Red Blue & Gold are the elemental and foundational colors that move through this series of mixed media portraits and mandalas that speak in the language of symbolism to our relationship with the natural world around us. The hummingbird, dragonfly, lotus, and found natural elements like sand and quartz recur in my practice and with them I create my own archetype; influenced to my African/Jamaican Indigenous ancestry and travels around the world by land and sea.
My portraits and mandalas are layered with prose poetry that is often “dropped down” to me as I paint or come to me as teachings, implorations and observations that I feel compelled to write into a piece.
The portraits featured in this exhibition are largely self studies that I began to create as a way of seeing/finding myself in a whirlwind of loss and grief, but they are representative of all women and speak to our connection to nature, spirit, to our power, our resilient beauty, as well as to our vulnerability and invisibility.
The word mandala, translated from Sanskrit means “the perfect circle”. I use this word as a descriptive of my works based in entomology not religion, every culture throughout time has revered the circle and created their own version of the mandala in ritual, it is the sun, the moon, the eyes, etc. the circle represents infinity. While I propound no dogma, my works speak to the universal and the spiritual through the lens of my experiences, their purpose is to “up the vibration”, to bring both peace and inspiration. To bring to me as I create and to you as you view, a place of inspired one-ness.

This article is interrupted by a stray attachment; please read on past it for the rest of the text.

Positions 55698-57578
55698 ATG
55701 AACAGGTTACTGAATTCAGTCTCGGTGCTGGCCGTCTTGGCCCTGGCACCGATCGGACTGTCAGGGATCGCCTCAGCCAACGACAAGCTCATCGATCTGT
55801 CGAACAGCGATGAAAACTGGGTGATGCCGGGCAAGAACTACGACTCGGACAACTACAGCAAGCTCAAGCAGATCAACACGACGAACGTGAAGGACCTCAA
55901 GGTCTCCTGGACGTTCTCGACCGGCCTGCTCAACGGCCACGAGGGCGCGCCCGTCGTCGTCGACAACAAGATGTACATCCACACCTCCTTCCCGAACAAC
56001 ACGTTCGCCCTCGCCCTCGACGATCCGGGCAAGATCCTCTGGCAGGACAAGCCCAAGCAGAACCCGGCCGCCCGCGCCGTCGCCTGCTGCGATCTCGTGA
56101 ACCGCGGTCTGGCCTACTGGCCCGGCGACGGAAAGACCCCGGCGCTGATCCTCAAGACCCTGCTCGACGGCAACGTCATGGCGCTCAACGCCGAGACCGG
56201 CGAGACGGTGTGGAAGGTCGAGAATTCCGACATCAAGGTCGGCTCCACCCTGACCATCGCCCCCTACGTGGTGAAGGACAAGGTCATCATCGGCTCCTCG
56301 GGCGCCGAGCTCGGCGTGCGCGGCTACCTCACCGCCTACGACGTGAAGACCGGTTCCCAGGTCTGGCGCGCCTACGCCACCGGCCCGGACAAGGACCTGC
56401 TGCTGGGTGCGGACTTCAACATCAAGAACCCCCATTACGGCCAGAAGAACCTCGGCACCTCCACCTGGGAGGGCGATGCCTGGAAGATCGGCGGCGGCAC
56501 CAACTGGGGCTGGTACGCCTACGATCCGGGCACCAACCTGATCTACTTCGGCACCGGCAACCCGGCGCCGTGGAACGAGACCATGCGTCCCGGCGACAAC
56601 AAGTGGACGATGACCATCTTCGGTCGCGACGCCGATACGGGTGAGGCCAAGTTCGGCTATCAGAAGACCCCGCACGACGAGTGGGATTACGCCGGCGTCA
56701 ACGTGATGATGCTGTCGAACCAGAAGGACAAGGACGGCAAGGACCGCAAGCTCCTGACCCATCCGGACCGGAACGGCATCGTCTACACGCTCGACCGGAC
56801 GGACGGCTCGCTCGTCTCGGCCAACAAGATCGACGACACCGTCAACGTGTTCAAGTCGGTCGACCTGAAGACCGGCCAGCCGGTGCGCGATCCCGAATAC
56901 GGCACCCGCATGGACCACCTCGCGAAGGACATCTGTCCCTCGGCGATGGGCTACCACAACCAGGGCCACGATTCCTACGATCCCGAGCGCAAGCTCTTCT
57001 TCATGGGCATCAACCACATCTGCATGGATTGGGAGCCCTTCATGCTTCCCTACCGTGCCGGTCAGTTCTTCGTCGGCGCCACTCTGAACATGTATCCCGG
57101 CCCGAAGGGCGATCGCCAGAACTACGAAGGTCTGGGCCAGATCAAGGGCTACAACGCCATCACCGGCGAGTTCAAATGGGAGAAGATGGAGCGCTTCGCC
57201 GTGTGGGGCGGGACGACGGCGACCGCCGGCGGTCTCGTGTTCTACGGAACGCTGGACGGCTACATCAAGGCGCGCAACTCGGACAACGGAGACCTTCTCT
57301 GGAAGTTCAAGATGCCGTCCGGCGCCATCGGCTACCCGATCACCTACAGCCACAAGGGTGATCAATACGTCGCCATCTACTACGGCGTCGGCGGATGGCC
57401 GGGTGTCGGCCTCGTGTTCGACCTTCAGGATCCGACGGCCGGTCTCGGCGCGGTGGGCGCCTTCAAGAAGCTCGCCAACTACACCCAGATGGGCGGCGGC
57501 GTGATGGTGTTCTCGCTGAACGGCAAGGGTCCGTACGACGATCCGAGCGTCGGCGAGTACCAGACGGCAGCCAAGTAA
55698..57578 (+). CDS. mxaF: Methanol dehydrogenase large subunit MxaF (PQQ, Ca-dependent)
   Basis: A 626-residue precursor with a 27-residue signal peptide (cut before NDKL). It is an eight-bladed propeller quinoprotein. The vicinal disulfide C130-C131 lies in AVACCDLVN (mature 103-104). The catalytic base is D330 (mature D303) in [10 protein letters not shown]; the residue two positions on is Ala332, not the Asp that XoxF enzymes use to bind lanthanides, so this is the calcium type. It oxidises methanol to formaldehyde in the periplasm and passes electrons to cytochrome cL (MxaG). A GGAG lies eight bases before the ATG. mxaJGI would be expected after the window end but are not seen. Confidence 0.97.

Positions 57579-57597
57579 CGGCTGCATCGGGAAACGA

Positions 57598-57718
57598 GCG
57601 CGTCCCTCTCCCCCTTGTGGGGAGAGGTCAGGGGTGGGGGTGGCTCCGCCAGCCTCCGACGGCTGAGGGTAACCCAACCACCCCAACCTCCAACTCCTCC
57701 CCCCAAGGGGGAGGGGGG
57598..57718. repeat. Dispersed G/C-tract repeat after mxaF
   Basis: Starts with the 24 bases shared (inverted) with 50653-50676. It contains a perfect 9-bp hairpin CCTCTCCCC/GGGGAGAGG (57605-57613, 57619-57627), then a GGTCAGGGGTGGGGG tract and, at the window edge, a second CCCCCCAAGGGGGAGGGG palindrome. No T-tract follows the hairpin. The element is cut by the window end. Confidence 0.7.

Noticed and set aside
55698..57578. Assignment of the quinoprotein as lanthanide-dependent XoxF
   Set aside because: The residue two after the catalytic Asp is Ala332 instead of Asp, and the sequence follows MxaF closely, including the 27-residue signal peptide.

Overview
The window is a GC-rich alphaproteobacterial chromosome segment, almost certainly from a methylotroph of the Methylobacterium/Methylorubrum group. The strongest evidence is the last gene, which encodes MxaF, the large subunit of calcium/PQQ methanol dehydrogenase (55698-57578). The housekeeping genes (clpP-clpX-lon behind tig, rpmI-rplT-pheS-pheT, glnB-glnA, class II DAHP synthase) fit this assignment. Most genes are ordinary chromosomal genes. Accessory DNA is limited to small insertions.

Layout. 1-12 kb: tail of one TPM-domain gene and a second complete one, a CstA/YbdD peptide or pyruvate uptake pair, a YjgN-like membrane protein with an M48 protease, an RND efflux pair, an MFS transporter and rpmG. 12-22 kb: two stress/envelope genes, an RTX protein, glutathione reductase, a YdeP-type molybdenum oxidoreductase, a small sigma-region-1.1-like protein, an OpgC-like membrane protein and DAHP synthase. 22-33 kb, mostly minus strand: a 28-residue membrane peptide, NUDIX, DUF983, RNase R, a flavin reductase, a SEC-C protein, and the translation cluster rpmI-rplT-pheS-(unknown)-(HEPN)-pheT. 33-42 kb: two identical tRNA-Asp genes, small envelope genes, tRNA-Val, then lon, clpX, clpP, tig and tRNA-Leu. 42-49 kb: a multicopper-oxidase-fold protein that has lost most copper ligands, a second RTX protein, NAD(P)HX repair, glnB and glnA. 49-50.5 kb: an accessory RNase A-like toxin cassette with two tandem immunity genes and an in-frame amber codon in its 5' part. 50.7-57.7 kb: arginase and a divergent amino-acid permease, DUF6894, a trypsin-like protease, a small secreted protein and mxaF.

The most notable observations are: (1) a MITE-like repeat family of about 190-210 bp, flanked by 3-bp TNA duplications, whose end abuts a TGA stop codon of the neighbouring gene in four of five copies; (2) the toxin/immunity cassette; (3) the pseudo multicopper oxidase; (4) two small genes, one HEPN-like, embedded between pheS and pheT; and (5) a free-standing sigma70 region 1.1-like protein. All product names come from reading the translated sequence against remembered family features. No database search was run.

The spark that ignites an idea that produces art.
March 9 to April 23, 2022
An Invitational Group Show
Curated by Daniel McDonald
The nature of culling together a process that expresses your unique approach to your color practice. The starting point, or the final outcome?
Featuring works by: